There’s a few options of how to get your pupillary distance to us. First and foremost, brave the trip into town and ask your optician… Easier said than done however, some opticians are very hesitant at sharing a measurement that is on your own face..! Yeah, it baffles us too!
Another option and possibly the most popular choice among our customers is to send us a lovely mug shot with our Handy Ruler under your nose! An example of a perfect image for us to use is below! (Thanks to Freddie for ‘volunteering’)
We can also measure your PD from an existing pair of glasses. It allows us to find where the sweet spot has been set up on those and match it on your new glasses. Come on, you definitely have an old pair lying around at home that we can measure it from!
That’s the prescription stuff taken care of! Lets move on to the glasses themselves!
Lenses are often the big one, what lenses do you go for and why? The age old question… Let’s talk lens tints.
Effectively you have two different options with lens tints. Contrast and Neutral.
- Contrast enhancing lenses will darken certain colours more than others, and as a result they can make particular objects or features stand out.
Contrast enhancing lenses are great for Golf & Cycling, especially in changeable conditions as it will really help to bring out colours and make things stand out more. Examples of contrast enhancing lenses are ones with base tints of Green, Brown, Rose, Yellow & Persimmon.
- Neutral lenses provide shade from the brightness of the sun, simply by darkening the environment.
Neutral lenses are a great option for Skiing in bright glacial conditions and also for all round everyday use. They help to dull things down and provide soothing day-long use! Being neutral lenses, the base tints are Grey on these lenses!
Pretty much every lens now will be offered in a range of tints, meaning making your decision is a difficult task. The thing to look out for is whether they are contrast enhancing or neutral lenses. However we are fully aware that you have to look good and lenses have to match your gear! So the mirrored coatings to lenses not only provide great protection against bright light and dazzling conditions but also make the lenses look awesome!
Ahh the big question, why go for a polarised lens?
Easy, Polarised lenses eradicate glare, which is caused by reflected light rays. This is particularly useful around water or whilst driving. A lot of the time people struggle when subjected to bright light and glare is what makes us squint. Wearing a pair of glasses with a good polarised filter cuts this out and lets us enjoy the views without the brightness affection your vision.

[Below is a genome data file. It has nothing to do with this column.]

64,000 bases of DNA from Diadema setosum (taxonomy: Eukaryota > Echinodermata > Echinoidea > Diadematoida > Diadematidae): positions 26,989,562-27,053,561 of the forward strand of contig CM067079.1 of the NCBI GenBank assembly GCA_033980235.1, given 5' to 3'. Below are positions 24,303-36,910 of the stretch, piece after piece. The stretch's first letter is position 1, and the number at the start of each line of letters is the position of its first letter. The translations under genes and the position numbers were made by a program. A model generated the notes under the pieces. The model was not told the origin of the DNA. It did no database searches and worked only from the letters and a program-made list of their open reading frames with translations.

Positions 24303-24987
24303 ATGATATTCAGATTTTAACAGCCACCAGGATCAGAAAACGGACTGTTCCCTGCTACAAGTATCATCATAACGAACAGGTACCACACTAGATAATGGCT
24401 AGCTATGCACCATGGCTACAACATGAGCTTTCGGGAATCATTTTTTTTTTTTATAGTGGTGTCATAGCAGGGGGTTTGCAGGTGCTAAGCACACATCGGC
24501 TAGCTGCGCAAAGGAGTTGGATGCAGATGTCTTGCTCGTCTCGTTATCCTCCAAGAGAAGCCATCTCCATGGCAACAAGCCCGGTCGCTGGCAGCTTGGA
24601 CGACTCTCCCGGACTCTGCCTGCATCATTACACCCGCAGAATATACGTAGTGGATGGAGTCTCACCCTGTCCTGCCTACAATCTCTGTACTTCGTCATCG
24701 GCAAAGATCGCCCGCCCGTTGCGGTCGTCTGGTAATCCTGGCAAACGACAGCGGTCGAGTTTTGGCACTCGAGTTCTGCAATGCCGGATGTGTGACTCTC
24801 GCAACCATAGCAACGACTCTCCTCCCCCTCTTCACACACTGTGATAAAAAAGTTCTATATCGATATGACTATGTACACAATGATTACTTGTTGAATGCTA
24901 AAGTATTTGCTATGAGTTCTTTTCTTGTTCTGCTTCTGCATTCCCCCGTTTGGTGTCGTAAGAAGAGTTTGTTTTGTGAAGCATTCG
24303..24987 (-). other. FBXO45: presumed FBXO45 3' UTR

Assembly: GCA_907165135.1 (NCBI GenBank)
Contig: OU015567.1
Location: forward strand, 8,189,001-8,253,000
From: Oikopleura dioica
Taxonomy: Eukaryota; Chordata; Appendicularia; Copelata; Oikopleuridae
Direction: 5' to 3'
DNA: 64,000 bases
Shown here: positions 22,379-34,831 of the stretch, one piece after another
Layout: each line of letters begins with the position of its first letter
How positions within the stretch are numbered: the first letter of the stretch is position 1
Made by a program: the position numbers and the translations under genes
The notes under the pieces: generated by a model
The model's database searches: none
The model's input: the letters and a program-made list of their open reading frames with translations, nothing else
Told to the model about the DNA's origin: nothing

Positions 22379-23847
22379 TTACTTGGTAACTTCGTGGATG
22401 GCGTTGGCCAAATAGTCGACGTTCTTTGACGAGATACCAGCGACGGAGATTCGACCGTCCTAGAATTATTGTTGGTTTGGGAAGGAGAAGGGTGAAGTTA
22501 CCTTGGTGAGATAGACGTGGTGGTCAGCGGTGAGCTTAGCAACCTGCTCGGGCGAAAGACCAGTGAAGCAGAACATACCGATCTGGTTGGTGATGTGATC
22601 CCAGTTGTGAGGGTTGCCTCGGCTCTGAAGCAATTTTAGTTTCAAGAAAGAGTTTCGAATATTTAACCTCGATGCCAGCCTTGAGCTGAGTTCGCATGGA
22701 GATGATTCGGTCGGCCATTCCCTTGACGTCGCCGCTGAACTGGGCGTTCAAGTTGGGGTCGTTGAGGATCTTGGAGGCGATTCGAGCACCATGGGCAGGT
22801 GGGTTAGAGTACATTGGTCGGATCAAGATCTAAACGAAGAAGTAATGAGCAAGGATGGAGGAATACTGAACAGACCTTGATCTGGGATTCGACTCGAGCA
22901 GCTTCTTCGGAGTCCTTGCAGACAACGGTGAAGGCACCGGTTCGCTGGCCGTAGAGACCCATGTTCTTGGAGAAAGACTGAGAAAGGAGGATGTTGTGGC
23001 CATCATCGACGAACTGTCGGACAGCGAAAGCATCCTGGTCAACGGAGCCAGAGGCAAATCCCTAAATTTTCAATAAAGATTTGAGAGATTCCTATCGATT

How does it work? A polarised filter in a lens is laminated with microscopic vertical stripes, a bit like a venetian blind on it’s side! These vertically aligned stripes cut out the light that is reflecting off flat surfaces and entering the eye as horizontal light waves.
Check out our funky Lens Tint Simulator to see for yourself why polarised lenses are so useful! RxSport’s Sunglasses Guide & Lens Simulator
One of the best exponents of Polarised lenses are Maui Jim. Born on the beaches of Hawaii and brought to our shores to provide unparalleled optical clarity in both prescription and non-prescription form!
Sit back and watch the magic happen. Now, let us explain! A common cause of confusion with this tech is due to what they are called.
As you would expect this is a technology that can come with a variety of names. Transitions, photochromic, photochromatic, Modulator, Fototec, Reactolite… It all gets a bit too much!
To clarify it, think Hoover and Vacuum. Hoover is the brand and Vacuum is the technology. With photochromic lenses it is much the same idea. Photochromic is the technology and Transitions is the brand!
Photochromic lenses work by molecules embedded in the lenses of the sunglasses getting agitated when subjected to ultraviolet (UV) light, causing them to darken. A common misconception of Photochromic lenses is that they change when in the sun, they do, but the propitiatory purpose is to change in the presence of UV light.
UV rays do penetrate clouds so photochromic lenses may actually darken on overcast days as well as sunny days.
Photochromic lenses typically will not darken inside a vehicle because the windshield glass blocks most UV rays. Recent advancements in technology allow some photochromic lenses to activate with both UV and visible light, providing some darkening behind the windshield. Examples of these are Transitions Drivewear and Transitions XTRActive Grey.
For more info about photochromic lenses, check out this blog dedicated to them! – Photochromic Lenses – Why and what should you look for?
Our pick for some great photochromic lenses would be Rudy Project and their unbreakable ImpactX 2 Photochromic lenses!
We hope this has clarified some things for you! However, if you have any questions then we are just a phone call away!
Our friendly and helpful team will help you out and guide you through the process!